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Ca' Rezzonico (Museum)

The building that now houses the Museo del Settecento Veneziano was built at the behest of the Bon family, an exponent of the ancient Venetian nobility. In the mid-seventeenth century they entrusted its execution to the most famous architect of the period: Baldassarre Longhena, who was also responsible for the construction of Ca 'Pesaro and the Basilica della Salute. However, the monumental project proved too ambitious for the Bon fortunes. The building, in fact, was not yet finished when the architect died in 1682 and shortly after, given the family's inability to bear the huge costs of the construction site, the works were stopped and the factory remained incomplete. In 1750 Giambattista Rezzonico, a recent nobility - acquired in 1687 through the outlay of money - bought the building and entrusted the completion work to Giorgio Massari, the famous architect at the time. It will be this family that will give the building its name. The works were completed in just six years, in time to celebrate their unstoppable social rise which culminated in 1758, when Carlo, son of Giambattista was elected pontiff with the name of Clement XIII. The parable of the Rezzonico is however very short and is already consummated with the next generation. Without male heirs, the family died out in 1810 with the death of Abbondio. During the nineteenth century, the building changed ownership several times and was progressively stripped of all its furnishings. Among its last tenants are the famous poet Robert Browning - who spent the summers of 1887 and 1888 here, dying there in December 1889 -, and the great musician Cole Porter, who lived there from 1926 to 1927. Now reduced to an empty container , the building was purchased by the city of Venice in 1935 to house the art collections of the eighteenth century. In addition to the paintings, there are also furnishings, objects of everyday life, as well as torn frescoes or ceiling paintings from other city buildings. This creates an extraordinary environmental museum which, in addition to presenting works from one of the happiest seasons of European art, preserves the splendor and splendor of a Venetian eighteenth-century residence in its rooms.

The Palace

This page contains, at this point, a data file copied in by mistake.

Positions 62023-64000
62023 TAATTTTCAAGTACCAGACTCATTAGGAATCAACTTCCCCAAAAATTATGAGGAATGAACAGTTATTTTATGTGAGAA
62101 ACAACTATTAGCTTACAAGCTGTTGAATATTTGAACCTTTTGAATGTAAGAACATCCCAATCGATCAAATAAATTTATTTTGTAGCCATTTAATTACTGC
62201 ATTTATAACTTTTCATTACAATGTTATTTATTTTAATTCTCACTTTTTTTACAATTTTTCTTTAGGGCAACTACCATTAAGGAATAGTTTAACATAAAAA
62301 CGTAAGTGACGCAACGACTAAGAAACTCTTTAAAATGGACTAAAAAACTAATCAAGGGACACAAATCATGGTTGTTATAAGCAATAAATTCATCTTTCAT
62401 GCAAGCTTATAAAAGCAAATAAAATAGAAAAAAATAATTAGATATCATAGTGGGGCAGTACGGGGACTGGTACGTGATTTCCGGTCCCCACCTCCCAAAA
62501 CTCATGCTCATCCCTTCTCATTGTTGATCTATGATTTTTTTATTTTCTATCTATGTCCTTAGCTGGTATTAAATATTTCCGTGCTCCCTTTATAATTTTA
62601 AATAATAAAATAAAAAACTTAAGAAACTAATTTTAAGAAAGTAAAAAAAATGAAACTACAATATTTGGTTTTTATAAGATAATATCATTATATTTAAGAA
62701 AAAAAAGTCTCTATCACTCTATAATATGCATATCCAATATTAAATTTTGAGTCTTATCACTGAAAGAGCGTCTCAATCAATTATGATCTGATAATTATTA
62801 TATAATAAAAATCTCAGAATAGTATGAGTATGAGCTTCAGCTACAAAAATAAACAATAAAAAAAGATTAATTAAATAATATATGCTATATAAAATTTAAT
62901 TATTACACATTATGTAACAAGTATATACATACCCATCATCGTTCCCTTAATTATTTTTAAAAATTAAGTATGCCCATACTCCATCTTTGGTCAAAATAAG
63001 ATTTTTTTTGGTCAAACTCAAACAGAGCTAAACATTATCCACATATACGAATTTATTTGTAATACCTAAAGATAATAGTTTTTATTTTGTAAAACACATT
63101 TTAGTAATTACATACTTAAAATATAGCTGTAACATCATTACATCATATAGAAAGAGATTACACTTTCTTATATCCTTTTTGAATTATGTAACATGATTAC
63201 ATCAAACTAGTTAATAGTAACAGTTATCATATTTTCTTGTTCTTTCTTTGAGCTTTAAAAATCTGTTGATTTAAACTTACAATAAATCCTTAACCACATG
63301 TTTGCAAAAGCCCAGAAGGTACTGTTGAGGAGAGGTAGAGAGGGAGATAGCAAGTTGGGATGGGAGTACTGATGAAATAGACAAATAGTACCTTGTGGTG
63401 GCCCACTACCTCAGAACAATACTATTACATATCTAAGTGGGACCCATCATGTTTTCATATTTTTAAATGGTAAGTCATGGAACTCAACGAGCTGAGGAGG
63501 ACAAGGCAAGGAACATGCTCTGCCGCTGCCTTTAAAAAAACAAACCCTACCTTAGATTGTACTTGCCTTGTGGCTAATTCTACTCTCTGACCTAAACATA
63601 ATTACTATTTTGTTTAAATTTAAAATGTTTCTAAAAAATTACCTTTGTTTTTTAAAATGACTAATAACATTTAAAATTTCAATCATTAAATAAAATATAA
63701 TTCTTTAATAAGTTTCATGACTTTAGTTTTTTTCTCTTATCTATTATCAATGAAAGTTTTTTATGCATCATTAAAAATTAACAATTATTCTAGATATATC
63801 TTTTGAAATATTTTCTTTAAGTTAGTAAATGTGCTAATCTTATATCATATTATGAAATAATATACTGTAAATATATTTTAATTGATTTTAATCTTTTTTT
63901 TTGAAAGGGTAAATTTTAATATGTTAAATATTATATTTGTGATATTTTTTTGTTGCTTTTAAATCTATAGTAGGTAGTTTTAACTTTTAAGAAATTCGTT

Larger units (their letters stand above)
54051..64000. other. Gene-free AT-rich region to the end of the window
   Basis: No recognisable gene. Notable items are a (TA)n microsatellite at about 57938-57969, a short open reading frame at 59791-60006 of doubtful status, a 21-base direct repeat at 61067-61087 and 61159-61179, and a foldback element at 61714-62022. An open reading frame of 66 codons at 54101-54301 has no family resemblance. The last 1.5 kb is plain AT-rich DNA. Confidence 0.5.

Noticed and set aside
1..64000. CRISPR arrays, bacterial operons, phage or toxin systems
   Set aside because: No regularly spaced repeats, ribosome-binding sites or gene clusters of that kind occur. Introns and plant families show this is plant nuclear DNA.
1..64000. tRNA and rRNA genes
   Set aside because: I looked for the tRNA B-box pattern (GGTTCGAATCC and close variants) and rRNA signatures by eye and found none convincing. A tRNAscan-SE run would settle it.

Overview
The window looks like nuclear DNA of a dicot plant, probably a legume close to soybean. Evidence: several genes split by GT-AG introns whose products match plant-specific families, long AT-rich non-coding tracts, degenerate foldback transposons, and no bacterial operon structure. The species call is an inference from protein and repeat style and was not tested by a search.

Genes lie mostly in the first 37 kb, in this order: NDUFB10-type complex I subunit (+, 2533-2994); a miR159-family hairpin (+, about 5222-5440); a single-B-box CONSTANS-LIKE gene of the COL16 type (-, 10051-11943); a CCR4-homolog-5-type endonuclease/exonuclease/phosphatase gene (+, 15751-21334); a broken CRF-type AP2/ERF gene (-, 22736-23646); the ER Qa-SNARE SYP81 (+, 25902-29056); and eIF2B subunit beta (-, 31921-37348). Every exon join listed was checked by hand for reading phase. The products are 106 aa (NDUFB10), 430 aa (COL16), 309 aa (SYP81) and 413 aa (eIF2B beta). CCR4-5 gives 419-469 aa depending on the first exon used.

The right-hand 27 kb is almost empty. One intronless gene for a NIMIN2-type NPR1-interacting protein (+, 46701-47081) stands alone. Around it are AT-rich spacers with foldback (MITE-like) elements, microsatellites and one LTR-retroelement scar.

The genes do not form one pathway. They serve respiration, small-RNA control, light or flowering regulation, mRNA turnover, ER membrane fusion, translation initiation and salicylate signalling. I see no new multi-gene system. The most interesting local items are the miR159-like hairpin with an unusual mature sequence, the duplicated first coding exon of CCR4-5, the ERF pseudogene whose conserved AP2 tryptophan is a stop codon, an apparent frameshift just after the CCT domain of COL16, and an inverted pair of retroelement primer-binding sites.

The main access to the building was originally the one on the Grand Canal, through the monumental water gate. A look at the facades of the other buildings allows us to evaluate the great novelty of the architectural solutions adopted by Baldassarre Longhena in this circumstance. The architect elaborates the solution proposed for the first time by Jacopo Sansovino on the facade of Ca 'Corner della Ca' Granda, abandoning the traditional scheme of the Venetian palace which provided, for the facade, a tripartite structure: a row of windows in the central and two wings on the sides. His project, on the other hand, reproduces a single architectural module over the entire surface, in this case deduced from that of the Procuratie Nuove in Piazza San Marco, but reinterpreted in a Baroque key, with an accentuated relief of the various elements to create a contrasting play of light and shadow. . The changes also affect the floor plan of the building. The traditional closed portico that in the ancient Venetian palaces crossed the building longitudinally, from the water gate to the land gate, is here interrupted by an internal courtyard, a typical typology of the mainland building, which was not applied to Venice. The solution, despite its simplicity, is effective. Instead of a dark space, devoid of any architectural and scenographic value, a succession of light and shadow areas is created which further expands the space and guides the visitor's gaze towards the family crest, placed in full light above the fountain. In the portego there is now a gondola built in the nineteenth century, which has the traditional "felze" in the center, a dismountable cabin that guaranteed comfortable privacy for travelers.

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